Of Mice and Men vs. Streetcar Named Desire

Topics: John Steinbeck, Of Mice and Men, Great Depression Pages: 3 (1162 words) Published: March 12, 2006
In the book Of Mice and Men by John Steinbeck and the play "The Streetcar Named Desire" by Tennessee Williams, the relationships between the protagonists deteriorate over the course of time due to the society's viewpoint on the troubled protagonist. George's perspective of Lenny changes in a negative sense as does Stella's outlook of Blanche. What starts out as friends or sisters, slowly turns into the destruction of the relationships and the abandonment of Lenny or Blanche.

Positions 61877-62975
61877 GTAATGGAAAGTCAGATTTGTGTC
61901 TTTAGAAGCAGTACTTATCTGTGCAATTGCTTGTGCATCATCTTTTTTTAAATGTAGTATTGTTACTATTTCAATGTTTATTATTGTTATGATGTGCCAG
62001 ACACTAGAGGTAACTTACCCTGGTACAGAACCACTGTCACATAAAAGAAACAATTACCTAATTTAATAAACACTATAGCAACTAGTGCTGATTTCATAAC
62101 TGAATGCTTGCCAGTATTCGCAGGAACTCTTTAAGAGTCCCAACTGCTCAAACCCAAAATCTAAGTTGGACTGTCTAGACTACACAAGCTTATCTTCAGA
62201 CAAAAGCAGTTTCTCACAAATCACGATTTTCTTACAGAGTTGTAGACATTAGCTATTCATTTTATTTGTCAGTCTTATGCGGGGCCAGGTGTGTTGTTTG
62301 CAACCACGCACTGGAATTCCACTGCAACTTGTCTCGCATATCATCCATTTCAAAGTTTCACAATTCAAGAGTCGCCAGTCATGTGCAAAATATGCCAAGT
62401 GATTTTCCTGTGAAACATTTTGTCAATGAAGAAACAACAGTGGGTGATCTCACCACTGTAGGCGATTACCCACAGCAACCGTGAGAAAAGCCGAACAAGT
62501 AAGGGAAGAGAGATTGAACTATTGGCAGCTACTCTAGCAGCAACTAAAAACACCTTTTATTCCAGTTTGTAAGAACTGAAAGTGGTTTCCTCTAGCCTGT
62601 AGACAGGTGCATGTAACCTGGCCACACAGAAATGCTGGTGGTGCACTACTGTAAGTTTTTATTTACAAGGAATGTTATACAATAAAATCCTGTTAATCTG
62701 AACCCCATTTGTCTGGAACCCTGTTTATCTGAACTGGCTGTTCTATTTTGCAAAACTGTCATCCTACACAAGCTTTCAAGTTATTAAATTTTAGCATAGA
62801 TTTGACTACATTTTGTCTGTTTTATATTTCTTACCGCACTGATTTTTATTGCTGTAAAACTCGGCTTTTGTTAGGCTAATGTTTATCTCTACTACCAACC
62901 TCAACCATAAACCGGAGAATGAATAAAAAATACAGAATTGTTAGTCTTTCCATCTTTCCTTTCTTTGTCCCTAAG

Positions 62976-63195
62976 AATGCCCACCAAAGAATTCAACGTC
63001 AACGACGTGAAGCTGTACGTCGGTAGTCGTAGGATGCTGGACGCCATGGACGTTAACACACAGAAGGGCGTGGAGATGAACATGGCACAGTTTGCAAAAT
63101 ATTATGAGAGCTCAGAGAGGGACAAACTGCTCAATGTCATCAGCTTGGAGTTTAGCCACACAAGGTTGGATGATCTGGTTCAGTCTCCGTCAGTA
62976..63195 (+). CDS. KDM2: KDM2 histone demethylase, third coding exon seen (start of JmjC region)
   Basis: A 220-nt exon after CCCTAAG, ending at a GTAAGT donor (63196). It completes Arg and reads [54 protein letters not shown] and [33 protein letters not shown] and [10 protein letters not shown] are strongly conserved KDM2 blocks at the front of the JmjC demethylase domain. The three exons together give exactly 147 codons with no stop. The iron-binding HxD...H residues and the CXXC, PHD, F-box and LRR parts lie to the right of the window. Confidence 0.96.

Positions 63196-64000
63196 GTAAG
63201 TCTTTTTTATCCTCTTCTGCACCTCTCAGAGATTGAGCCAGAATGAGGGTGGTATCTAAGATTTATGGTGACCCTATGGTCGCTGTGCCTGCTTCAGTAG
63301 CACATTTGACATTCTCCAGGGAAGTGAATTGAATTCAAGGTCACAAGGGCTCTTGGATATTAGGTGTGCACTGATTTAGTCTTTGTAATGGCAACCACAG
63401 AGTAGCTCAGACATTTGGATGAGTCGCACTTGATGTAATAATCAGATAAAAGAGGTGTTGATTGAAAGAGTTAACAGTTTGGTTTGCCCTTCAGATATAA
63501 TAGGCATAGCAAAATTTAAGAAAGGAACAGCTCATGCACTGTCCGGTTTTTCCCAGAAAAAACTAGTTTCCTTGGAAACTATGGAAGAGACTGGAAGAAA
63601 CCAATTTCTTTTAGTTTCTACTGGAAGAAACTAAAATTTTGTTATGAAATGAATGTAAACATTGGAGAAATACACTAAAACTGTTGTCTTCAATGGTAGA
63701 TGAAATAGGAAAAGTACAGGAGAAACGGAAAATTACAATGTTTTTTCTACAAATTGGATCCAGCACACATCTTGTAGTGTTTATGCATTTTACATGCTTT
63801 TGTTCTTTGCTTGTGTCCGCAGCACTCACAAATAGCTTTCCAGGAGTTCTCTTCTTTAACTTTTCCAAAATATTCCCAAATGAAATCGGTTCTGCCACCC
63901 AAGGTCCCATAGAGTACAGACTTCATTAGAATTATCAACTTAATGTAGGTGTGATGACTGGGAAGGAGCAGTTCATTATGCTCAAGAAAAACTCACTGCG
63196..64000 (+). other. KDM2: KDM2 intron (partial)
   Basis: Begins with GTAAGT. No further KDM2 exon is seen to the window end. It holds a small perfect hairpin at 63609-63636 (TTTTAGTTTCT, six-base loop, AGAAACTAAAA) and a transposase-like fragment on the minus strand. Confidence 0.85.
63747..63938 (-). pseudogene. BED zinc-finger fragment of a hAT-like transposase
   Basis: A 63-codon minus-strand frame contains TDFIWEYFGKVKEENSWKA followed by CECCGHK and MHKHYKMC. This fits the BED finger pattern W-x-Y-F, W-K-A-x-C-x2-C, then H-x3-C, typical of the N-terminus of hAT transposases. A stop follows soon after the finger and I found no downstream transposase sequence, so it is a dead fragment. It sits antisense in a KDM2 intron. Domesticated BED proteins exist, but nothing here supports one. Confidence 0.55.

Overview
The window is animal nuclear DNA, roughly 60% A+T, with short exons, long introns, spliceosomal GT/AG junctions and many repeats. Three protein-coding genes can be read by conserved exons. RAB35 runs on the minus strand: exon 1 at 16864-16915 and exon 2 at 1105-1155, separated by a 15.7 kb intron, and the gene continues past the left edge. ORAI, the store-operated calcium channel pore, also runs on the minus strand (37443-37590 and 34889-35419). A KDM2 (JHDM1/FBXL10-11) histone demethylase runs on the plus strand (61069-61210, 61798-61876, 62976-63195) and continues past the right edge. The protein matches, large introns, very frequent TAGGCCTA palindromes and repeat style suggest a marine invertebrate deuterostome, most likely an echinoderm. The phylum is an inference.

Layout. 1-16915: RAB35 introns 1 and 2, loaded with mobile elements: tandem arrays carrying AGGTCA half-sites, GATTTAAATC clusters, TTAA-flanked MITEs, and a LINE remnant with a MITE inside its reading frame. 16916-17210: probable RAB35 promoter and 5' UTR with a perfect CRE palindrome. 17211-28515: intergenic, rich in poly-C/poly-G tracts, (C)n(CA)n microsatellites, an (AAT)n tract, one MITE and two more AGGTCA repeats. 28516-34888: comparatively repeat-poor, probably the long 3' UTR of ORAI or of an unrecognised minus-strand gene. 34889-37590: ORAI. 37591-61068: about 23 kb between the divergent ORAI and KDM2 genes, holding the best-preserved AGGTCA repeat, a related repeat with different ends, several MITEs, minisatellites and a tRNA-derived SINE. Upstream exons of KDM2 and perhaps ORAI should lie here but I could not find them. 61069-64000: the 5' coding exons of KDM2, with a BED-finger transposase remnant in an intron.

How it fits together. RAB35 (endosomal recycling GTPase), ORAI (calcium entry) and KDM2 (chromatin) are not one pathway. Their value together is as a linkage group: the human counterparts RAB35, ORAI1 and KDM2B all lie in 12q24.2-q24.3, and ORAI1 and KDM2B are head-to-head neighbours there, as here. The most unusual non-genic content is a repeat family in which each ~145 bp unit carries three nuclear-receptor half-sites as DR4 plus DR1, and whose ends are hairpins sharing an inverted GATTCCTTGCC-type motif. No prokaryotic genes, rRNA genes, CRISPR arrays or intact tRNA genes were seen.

Lenny and Blanche are both similar in their failed efforts to fit into their surroundings. Lenny, from Of Mice and Men, is a mentally retarded man who has the mentality of a child. Lenny is an extremely strong, powerful man who has yet to learn the extent of his potency. This attribute eliminates the possibility of him being careful around small, weak objects such as the puppy he did not mean to kill. Lenny talks to the puppy after it is dead saying he "didn't bounce [it] hard" (Steinbeck 85). The puppy could not handle his brute force and without the intention of doing so, Lenny had killed the puppy. This brute force quickly leads to his downfall as he accidentally breaks the neck of Curley's wife causing him to flee the farm and eventually die. With Lenny's childlike frame of mind, Lenny was extremely dependent on the help of others to get him through life. Lenny especially relied on George, causing trouble to both of them as they moved from town to town because of Lenny's faults. This dependency on others also contributes to his unsuccessful efforts to fit into society. When Lenny ran from the farm, he still listened to George and ran to hind in the brush. George was able to manipulate Lenny's dependency and convince Lenny to hand him the gun. George took advantage of this situation and killed his friend as his friend died with the image of "a pig an' chickens…an' down the flat [will be] a…little piece alfalfa" (Steinbeck 105). Blanche, from "A Streetcar Named Desire", although she was...
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